Past medical history

The patient was diagnosed as active stage of pulmonary tuberculosis 9 months ago, and was treated with the standard 4 anti-tuberculosis medication (isoniazid, rifampin, ethambutol, pyrazinamide) for 6 month. She is in complete remission state now.

Family history

No one in the patient's family had past history of any disease.

Social history

The patient was a non-smoker, non-drinker, and a housewife who usually stay at home since in healthy condition. Lately she became more inactive and to be a bed-ridden state due to progressive gait difficulty. She had been lost her appetite severely and prefers to eat vegetable than meat due to abdominal discomfort since taking anti-tuberculosis medications.

Physical examination

She was 1.62 m tall and weighed 31 kg with a body mass index (BMI) of 11.81 kg/m2. Before marriage, in twenties, her body weight was approximately 45 kg and gradually decreased after child birth 7 years ago. She claimed severe pains in low back and pelvic girdle area when trying to walk. She showed antalgic lean posture and walked with a waddling gait. Besides midline tenderness over the body of her lumbar spine, marked atrophies of calf muscles with both pretibial pitting edema were noted.

Laboratory examination findings

Table 1 shows peripheral blood examination. Leukocyte, hemoglobin and platelet counts of the patient were within normal range. Also the levels of serum aspartate transaminase (AST), alanine aminotransferase (ALT), blood urea nitrogen (BUN), creatinine, sodium, potassium and chloride were all within normal range. Hypocalcemia, hypophosphatemia, high alkaline phosphatase, very low vitamin D3, high PTH, and high C-telopeptide were seen.

Radiologic findings

The anteroposterior and lateral radiograph of lumbar spine showed an anterior wedging with compression fracture of the L1 body and mild diffuse osteoarthritic change in facet joints (Fig. 1). Except for diffuse osteopenia, no visible pseudofracture (often called Looser zones) was showed in radiographs of pelvis (Fig. 1). The bone mineral density (BMD) value that Z-score from her lumbar spine (-6.5) and femur (-5.0) were measured by dual energy X-ray absorptiometry (DXA) (Fig. 2).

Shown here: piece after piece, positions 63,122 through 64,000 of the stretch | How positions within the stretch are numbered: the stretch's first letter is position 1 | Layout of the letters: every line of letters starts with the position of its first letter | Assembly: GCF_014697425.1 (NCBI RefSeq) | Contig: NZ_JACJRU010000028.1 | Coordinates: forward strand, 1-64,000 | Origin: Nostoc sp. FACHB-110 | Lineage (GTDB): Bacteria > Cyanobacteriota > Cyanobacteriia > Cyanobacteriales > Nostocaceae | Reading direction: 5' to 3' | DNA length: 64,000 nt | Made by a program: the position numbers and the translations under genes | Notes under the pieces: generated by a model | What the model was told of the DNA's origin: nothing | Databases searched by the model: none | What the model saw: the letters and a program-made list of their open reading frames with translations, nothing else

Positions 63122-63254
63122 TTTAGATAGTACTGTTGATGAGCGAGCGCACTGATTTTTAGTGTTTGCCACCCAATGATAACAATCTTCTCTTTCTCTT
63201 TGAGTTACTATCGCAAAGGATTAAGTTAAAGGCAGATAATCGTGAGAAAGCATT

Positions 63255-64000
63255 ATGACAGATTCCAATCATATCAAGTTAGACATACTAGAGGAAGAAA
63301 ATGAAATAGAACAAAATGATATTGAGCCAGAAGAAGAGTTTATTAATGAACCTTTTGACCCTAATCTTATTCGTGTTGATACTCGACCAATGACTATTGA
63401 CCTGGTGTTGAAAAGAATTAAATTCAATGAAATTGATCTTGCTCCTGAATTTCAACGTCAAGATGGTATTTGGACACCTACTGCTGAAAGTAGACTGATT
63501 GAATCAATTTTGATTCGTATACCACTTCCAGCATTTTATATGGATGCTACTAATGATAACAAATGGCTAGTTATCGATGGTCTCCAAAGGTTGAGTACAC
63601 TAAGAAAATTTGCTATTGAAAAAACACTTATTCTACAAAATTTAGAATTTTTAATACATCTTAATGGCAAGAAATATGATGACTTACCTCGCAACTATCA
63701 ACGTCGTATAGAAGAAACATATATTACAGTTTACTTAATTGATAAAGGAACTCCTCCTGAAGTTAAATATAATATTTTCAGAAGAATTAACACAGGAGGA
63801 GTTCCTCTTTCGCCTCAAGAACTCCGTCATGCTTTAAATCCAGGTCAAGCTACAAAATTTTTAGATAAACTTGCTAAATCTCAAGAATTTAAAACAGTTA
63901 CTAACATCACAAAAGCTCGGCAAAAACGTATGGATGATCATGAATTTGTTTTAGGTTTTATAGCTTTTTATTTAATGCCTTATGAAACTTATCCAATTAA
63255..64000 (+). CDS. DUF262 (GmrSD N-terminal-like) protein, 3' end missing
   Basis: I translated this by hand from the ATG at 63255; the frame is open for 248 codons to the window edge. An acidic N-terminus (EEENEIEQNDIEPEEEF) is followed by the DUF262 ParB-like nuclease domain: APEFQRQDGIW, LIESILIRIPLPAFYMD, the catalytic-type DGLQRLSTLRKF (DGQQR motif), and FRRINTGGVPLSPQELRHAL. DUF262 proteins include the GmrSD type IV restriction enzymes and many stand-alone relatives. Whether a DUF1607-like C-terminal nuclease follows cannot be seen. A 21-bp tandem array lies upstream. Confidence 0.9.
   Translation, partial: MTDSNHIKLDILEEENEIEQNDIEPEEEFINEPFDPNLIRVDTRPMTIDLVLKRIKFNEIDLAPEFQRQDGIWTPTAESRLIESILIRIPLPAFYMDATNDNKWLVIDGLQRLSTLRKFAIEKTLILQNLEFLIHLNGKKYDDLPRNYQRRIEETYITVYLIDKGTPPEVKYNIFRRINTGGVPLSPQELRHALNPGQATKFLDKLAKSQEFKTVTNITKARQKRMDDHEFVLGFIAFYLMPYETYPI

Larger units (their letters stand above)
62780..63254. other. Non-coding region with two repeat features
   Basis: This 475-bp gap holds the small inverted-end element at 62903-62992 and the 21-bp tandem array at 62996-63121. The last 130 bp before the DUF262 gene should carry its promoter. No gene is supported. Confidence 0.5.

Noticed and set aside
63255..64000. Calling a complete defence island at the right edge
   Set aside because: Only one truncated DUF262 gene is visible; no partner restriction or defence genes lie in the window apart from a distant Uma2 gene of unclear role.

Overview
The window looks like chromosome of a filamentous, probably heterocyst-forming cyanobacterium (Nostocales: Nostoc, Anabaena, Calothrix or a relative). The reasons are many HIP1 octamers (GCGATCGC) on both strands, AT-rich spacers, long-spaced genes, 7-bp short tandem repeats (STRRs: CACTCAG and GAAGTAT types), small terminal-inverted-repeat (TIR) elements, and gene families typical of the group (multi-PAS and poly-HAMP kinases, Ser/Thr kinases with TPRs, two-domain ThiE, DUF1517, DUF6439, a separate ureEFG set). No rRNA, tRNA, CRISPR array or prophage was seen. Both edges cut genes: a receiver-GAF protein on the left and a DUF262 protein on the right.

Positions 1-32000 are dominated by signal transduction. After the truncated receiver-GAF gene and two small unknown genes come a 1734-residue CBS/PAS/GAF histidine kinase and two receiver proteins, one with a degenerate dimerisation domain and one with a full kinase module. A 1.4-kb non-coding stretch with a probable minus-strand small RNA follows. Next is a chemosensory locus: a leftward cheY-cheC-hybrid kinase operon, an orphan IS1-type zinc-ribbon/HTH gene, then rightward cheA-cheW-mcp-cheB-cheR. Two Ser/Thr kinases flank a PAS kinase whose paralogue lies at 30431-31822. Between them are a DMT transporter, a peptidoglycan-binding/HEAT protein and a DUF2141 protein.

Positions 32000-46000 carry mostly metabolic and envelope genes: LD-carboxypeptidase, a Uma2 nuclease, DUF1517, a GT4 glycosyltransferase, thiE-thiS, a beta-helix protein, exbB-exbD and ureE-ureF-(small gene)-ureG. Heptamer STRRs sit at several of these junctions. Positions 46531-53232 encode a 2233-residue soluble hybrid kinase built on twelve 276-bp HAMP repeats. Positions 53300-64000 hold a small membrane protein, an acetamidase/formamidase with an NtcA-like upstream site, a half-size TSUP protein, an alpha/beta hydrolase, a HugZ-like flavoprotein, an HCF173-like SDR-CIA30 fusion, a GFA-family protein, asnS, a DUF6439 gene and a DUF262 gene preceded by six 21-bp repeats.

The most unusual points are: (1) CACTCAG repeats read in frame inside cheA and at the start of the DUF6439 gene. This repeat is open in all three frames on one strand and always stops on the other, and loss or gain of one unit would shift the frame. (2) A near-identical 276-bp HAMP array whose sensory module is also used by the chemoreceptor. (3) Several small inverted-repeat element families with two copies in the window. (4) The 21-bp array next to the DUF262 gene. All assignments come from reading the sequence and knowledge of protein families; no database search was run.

Treatment and clinical progress

The patient was diagnosed as low BMD with vitamin D deficiency caused by prolonged lactation and malnutrition. Then we considered the possibility of osteomalacia. She was treated with oral calcium daily and 50,000 IU of Vitamin D3 once a week for 8 weeks. The condition of the patient was improved gradually, and after 8 weeks, bone and articular pain were much relieved and now she can walk without difficulty. After 12 months later, serum calcium, phosphorus, alkaline phosphatase, and vitamin D3 levels were all normalized (Table 1). Also followed up BMD showed bone mass in lumbar spine (Z-score: -5.3) and femur (-4.6) (Fig. 3).

DISCUSSION

Osteomalacia is an end-stage bone disease of severe vitamin D or phosphate depletion with characteristic biochemical, radiological and bone histologic features.[1] Definite diagnosis of osteomalacia is confirmed by bone biopsy. But measurement of plasma calcium, phosphate and alkaline phosphatase is commonly carried out as a diagnostic test for osteomalacia.[6] In addition to biochemical tests, patient's history and clinician's suspicion for disease facilitate the diagnosis of osteomalacia. For example, hypocalcemia, hypophosphatemia and high alkaline phosphatase in the presence of low serum vitamin D3 and high PTH level make the diagnosis of osteomalacia highly likely.[1] However, despite advances in biochemical tests, none of them are specific. Even normal biochemical results can be seen in histologically confirmed osteomalacia.[6]